The International Center of Photography has designated 2017 "The Year of Social Change." Looking back, when it comes to image-making, how would you characterize 2016?
Erin Barnett, director of exhibitions and collections: All of 2017's exhibitions will explore how photography and visual culture impacts and changes society. "Perpetual Revolution" focuses on how images shared on online platforms can define and disseminate information about important issues.
It's impossible to characterize image-making in 2016, partially because it is impossible to define image-makers. People may not consider themselves photographers, but they are taking pictures of themselves and their everyday lives, as well as historic political and social events, and sharing them with audiences online.
"Increasingly, people are using photographs to represent themselves and their communities. This can be a radical act of empowerment." – Erin Barnett
Many of these images counter mainstream narratives about various issues; increasingly, people are using photographs to represent themselves and their communities. This can be a radical act of empowerment, either for gender fluid individuals, refugees, or ISIS jihadis.
"It is impossible to comprehend the vast scope of images being created… and how it is shaping personal identities as well as larger societal narratives."
There are thousands of cameraphone images uploaded every minute to Facebook, Instagram, and Snapchat, even as "traditional" photojournalists continue to have their work published in newspapers and magazines as well as on online platforms. More than ever, it is impossible to comprehend the vast scope of images being created by professional photojournalists, artists, and amateurs and how it is shaping personal identities as well as larger societal narratives.
How did you conceive of "social change" in this exhibition? I would imagine photographs that show Black Lives Matter protests or that document the effects of climate change are meant to serve as some kind of call to action. But what about an image of an ISIS soldier handing out school supplies—is that propaganda? Are the right-wing memes propaganda, too?
Carol Squiers, curator: We mean change both positive and negative. Anyone now has access to a powerful publication system in the Internet with which to share a variety of messages. Many of them would be considered to be negative by intelligent and progressive people. An example would be climate change deniers: If you believe that scientists have identified human causes for climate change, you couldn't be a denier. Another would be in disseminating violent images and messages.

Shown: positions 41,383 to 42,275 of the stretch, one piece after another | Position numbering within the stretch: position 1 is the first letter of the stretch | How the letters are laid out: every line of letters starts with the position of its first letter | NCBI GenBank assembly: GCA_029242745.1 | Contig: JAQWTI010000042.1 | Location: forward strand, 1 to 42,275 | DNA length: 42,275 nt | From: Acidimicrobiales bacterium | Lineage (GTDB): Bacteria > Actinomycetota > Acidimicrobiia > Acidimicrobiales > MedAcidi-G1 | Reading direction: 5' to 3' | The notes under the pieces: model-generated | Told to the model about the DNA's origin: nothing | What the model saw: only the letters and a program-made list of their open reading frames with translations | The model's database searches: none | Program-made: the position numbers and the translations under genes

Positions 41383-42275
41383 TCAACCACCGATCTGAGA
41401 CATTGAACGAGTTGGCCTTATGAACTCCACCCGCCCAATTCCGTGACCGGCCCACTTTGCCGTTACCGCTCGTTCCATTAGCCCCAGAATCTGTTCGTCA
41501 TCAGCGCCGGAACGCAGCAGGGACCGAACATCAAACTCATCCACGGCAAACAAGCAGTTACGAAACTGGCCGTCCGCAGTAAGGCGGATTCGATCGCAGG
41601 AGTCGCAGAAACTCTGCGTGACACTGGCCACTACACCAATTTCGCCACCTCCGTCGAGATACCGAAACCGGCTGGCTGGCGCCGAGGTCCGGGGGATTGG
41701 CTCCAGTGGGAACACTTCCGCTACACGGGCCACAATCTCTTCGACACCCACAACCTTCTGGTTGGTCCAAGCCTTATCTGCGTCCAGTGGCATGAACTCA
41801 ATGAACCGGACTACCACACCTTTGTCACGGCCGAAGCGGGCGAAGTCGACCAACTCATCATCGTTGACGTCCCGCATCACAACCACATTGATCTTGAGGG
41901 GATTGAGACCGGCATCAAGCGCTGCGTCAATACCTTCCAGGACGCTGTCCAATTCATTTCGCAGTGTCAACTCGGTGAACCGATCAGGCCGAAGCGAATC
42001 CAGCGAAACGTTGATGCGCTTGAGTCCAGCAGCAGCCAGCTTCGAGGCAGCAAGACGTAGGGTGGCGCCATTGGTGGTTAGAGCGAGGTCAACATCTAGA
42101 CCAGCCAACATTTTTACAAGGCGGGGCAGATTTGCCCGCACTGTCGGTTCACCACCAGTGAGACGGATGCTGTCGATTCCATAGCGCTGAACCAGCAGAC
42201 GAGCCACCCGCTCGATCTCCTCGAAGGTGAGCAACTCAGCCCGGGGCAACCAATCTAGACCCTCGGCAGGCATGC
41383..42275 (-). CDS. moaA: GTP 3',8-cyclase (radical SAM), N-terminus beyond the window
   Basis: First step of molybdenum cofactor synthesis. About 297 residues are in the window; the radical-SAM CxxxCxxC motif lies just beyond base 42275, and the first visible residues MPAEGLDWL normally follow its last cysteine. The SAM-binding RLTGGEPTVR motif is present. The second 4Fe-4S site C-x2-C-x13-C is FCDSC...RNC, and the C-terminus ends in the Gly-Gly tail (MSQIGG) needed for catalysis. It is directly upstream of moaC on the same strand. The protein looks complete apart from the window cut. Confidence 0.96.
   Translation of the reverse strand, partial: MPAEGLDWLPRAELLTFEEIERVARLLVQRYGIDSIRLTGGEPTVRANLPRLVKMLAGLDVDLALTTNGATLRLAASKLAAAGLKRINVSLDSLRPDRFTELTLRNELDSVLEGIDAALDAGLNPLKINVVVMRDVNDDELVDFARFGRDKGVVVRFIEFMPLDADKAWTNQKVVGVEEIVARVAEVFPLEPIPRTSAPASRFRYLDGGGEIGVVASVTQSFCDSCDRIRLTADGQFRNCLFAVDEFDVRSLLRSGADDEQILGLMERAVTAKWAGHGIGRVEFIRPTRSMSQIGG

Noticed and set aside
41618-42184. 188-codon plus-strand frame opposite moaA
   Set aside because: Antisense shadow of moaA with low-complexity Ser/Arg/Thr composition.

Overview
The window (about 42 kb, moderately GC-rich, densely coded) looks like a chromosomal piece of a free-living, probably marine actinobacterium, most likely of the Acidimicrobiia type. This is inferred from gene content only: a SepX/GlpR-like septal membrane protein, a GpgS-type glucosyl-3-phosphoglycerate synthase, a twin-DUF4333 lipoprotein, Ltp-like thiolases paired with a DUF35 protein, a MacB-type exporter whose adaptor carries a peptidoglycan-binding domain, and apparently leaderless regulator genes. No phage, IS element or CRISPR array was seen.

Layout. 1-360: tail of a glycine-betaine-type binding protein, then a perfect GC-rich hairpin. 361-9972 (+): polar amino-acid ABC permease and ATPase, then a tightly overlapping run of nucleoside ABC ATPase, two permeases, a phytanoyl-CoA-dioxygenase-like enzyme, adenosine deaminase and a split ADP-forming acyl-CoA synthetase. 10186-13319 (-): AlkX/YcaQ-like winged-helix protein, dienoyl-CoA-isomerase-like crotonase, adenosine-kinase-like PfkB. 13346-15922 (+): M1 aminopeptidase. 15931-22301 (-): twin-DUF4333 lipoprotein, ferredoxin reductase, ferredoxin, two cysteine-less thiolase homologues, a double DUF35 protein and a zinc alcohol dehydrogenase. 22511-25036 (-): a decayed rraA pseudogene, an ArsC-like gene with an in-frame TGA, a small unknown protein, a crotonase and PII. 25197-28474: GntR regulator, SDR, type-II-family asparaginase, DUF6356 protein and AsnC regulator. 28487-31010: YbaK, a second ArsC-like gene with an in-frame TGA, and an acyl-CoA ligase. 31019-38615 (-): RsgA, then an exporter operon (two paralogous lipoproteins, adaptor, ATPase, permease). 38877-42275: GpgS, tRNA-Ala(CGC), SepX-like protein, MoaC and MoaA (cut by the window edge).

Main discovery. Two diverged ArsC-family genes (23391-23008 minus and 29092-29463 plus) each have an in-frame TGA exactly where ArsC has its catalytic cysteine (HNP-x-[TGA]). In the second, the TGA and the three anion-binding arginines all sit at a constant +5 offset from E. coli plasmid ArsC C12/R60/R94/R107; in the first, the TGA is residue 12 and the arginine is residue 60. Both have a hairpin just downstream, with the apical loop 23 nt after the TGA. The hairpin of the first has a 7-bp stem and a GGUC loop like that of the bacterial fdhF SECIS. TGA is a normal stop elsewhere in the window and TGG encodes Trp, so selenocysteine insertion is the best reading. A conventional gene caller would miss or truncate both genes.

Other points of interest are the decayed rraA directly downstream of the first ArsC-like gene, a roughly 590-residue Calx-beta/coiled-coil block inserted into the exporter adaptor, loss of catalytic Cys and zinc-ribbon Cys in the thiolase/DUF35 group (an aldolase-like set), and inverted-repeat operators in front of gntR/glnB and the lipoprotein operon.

The title of the section on ISIS is "Propaganda and the Islamic State." It is a look at the ways in which ISIS wants to appeal to followers by fashioning images of its concern for children, its well-equipped and well-staffed hospitals, its emergency services. What we see of ISIS propaganda is a small percentage of what the group produces.
"The Internet brings us news of these changes while it is also pumping out flows of 'information' that are instrumental in causing the changes." – Carol Squiers
They are promising their followers a new society built on principles they claim a religious basis for. And they have caused massive social change, not only in the places where they are killing and displacing people, but also where refugees have fled to save their lives. The internet brings us news of these changes, while it is also pumping out flows of "information" that are instrumental in causing the changes.
What lengths did some of these photographers have to go to in order to make these images?
Squiers: Photographers who report from battle zones are often in extreme danger. Two of the videos in the exhibition feature John Cantlie, a British photojournalist who was captured in 2012 (before ISIS technically existed), and is now in the hands of the Islamic State. He had been traveling with James Foley, the American photojournalist who was killed by ISIS. Cantlie opted to save his life by making videos for his kidnappers. ISIS also recruits photographers and videographers to join them—there is a recruitment video of this kind in the show. Those photographers also go to the front lines to capture propaganda images of ISIS's successes.
There were certain types of images I expected to see (an ice shelf in Antarctica, refugees making landfall), and others that I didn't (Pepe the Frog memes, ISIS handing out school supplies). What expectations about photography, social media, and social change do you hope the show will complicate for viewers?
Squiers: We must look at how photography, because it can be distributed to a wide audience by virtually anyone using the same channels of communication, can be successfully used to create violence, inequality, and other forms of injustice.
But in the gender section we also look at how the internet has allowed people who had formerly been isolated in their sense of queerness (in the broadest sense) have found like-minded people online. Facebook showed how important a component of social media that was when it added 56 new gender categories to its profile page in 2014, but the internet has been crucial to queer communities for years.
I noticed that the exhibition only recently added memes created by the alt-right.
Carol Squiers: Those were added right after the election. In part, it is a response to questions that came up within the ICP community: How did this happen? What is the alt-right? It's a look into the kind of imagery and messages that were generated by what many considered a fringe movement that for now has been mainstreamed.